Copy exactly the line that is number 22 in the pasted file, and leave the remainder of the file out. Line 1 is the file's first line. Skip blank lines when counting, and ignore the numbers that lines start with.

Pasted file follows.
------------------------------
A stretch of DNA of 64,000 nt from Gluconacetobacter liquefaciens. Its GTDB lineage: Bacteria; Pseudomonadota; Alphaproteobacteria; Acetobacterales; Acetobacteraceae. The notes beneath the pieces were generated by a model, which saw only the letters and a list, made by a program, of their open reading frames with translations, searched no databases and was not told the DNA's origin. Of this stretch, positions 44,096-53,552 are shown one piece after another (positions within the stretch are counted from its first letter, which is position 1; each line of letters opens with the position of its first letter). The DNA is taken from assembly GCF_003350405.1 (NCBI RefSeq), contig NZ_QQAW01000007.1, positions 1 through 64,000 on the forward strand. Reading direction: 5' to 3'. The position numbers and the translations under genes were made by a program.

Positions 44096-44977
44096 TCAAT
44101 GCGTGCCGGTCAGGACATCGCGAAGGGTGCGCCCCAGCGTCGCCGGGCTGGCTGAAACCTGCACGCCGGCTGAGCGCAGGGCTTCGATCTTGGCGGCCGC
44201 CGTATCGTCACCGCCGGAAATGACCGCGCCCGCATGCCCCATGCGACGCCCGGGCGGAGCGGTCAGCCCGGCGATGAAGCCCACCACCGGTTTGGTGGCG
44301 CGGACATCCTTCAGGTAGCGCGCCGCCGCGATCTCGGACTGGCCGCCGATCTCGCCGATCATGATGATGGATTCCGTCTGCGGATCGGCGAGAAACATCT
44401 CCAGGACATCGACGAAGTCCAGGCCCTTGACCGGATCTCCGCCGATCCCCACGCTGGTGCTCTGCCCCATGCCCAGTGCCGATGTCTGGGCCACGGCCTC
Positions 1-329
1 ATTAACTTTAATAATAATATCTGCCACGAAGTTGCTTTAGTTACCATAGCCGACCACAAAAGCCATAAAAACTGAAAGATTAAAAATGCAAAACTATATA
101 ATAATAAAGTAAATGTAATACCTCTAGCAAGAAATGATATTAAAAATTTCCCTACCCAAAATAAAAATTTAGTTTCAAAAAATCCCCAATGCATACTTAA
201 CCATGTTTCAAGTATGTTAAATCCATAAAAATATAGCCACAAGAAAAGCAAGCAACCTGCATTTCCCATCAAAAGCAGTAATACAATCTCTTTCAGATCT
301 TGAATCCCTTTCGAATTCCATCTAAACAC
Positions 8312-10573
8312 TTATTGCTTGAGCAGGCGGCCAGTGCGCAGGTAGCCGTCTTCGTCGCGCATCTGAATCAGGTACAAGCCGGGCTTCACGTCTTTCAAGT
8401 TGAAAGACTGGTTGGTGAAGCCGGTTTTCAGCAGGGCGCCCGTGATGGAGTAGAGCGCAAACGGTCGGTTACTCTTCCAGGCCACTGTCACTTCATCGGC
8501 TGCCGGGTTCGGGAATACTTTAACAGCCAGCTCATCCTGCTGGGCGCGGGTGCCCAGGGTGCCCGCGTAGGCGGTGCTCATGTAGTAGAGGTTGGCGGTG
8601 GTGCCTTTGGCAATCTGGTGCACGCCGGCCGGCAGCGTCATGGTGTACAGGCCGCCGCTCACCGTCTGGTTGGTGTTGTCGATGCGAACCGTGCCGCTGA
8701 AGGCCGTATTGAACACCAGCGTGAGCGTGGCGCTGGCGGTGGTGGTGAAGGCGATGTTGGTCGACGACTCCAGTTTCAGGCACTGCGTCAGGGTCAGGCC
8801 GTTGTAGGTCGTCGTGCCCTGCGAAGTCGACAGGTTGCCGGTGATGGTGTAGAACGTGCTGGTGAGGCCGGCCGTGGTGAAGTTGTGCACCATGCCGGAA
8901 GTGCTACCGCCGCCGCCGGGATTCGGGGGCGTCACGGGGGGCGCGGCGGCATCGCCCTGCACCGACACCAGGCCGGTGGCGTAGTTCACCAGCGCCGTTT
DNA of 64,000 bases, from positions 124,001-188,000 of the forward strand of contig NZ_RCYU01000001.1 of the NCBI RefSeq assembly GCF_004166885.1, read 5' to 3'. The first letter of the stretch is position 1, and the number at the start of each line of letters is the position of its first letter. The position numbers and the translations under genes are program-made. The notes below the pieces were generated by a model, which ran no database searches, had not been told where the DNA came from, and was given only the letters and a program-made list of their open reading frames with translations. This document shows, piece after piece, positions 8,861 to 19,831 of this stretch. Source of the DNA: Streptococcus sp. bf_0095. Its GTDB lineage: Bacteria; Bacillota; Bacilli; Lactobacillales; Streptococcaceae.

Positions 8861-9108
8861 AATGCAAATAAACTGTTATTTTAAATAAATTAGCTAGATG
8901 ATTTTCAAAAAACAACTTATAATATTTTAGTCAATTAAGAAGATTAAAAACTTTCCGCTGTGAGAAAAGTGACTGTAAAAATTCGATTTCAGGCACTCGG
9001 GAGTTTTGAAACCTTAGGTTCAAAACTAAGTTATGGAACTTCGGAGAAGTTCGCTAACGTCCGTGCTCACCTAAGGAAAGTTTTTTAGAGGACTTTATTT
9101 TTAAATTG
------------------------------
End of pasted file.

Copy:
Positions 8861-9108